I picked up five USPS Large and Medium Flat Rate Boxes from my local USPS office, but the boxes can also be ordered online for free. The current shipping price for Priority Mail is $21.50 per Large Flat Rate Box. Tip: USPS will forward for free any unopened box if it was shipped Priority Mail. So if you miss a stop, you can have the post office bounce the box forward to your next location. 


Shipping Instructions (from The A.T. GUIDE by David “AWOL” Miller and AntiGravityGear)

Resupply Boxes
When shipping to a Post Office use your real name (not a trail name) and have your photo ID to retrieve your package. Please include your estimated arrival date, and return address. Below is how to address your box for the Post Office delivery:  


Jane Doe <- use your real name! 

c/o General Delivery <- only use ‘General Delivery’ for post office mail drops 

    Town Name, State 12345

    Please hold for AT thru hiker, ETA 01/23/2022 <- include your estimated arrival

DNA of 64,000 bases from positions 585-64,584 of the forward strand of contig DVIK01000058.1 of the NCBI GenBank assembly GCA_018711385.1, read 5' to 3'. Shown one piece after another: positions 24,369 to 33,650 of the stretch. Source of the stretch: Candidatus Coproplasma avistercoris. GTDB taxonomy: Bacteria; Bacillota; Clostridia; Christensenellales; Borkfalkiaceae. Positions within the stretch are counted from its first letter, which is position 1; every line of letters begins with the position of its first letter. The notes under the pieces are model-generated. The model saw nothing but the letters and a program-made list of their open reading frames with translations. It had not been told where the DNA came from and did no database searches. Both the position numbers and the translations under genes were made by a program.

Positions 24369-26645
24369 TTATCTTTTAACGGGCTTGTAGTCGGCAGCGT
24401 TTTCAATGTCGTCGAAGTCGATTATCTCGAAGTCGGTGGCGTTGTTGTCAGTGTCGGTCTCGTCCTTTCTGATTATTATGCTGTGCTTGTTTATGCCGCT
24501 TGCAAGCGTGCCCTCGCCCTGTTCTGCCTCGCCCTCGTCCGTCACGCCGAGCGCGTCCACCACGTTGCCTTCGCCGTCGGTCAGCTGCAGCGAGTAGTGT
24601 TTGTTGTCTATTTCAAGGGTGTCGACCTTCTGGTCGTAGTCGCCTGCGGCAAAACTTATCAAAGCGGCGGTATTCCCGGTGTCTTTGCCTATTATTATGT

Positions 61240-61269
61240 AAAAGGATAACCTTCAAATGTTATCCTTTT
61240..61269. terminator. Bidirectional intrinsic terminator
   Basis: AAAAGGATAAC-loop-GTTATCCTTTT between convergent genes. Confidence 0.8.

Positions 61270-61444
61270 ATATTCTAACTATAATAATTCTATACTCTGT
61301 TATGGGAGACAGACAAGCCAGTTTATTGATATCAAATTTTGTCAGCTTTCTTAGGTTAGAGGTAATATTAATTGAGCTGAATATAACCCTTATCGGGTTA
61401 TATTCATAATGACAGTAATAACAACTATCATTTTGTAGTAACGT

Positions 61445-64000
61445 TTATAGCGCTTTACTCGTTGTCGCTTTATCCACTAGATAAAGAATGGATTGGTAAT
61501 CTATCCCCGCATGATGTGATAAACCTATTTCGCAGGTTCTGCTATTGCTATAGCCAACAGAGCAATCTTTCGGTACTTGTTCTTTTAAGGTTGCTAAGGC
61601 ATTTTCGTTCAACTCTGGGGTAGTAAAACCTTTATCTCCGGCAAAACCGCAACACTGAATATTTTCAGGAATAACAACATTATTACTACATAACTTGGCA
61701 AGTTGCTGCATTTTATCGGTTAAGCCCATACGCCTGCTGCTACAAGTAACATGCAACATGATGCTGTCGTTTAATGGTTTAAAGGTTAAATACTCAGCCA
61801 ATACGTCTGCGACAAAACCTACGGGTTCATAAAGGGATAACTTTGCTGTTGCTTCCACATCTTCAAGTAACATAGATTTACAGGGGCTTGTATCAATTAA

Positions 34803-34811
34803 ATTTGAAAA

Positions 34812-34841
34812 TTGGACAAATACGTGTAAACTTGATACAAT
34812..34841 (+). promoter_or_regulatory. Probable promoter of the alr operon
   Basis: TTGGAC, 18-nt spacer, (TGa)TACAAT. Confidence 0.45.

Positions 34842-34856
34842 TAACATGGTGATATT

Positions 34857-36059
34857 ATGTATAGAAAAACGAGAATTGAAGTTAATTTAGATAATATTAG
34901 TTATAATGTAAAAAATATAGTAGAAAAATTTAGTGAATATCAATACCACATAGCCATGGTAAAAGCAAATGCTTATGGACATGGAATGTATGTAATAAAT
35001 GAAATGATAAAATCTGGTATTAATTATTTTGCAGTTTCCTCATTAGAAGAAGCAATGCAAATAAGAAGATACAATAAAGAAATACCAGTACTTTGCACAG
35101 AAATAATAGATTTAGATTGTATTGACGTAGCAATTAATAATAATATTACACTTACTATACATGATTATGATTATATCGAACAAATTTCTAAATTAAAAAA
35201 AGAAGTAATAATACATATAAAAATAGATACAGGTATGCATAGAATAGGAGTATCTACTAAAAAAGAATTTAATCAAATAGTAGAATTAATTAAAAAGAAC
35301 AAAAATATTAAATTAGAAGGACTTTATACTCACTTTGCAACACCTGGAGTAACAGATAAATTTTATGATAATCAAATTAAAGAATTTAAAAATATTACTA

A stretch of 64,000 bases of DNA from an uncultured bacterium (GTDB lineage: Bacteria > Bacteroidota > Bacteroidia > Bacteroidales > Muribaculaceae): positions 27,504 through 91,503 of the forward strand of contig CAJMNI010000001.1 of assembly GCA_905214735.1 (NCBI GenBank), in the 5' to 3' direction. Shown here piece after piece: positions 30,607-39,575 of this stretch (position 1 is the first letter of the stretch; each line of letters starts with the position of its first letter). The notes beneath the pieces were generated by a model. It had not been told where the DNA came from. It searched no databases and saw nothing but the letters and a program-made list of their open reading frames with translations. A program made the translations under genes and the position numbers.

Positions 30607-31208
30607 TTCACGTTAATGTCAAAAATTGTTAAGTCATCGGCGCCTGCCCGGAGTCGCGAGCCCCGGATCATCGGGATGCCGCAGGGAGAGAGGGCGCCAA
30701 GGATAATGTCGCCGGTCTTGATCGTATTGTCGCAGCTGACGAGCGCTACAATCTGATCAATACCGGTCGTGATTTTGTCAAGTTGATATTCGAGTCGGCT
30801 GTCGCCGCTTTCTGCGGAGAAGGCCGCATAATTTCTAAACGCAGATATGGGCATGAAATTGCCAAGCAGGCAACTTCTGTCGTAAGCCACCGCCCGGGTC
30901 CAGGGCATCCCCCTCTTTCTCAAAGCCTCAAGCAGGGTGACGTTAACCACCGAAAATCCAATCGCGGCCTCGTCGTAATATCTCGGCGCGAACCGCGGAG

However, if you are shipping to a business with a PO Box address such as a hostel or a hotel, please use ‘c/o Business Name’. Only send to hostels/hotels if you plan to stay there, and call ahead. If your plans change, please offer to pay for the service of holding your mail.


Below is how to address your box for a Business delivery: 


Jane Doe <- use your real name! 

c/o Business Name <- use actual name of business 

    Address or PO Box

Town Name, State 12345

    Please hold for AT thru hiker, ETA 01/23/2022 <- include your estimated arrival 


Where to Ship?

Most of my boxes will be shipped to locations where the resupply options are a bit bleak or just too overpriced—enough so to justify the shipping costs. Below are the best locations I could identify in my research. 


1st Package  

Mile: 164.7, Fontana Dam, North Carolina 

Address: Post Office (Fontana Dam, NC 28733), or 

Fontana Lodge, ATTN: Front Desk, 300 Woods Dr., Fontana Dam, NC 28733

Notes: Touristy and apparently expensive. Don’t forget to print and mail yourself the Great Smoky Mountains National Park AT Thru Hiker Permit ($20)


2nd Package

Mile: 591.8, Bland, Virginia

Address: Post Office (Bland, VA 24315), or  

Big Walker Motel (for guests only): 

UPS – 70 Skyview Lane, Bland, VA 24315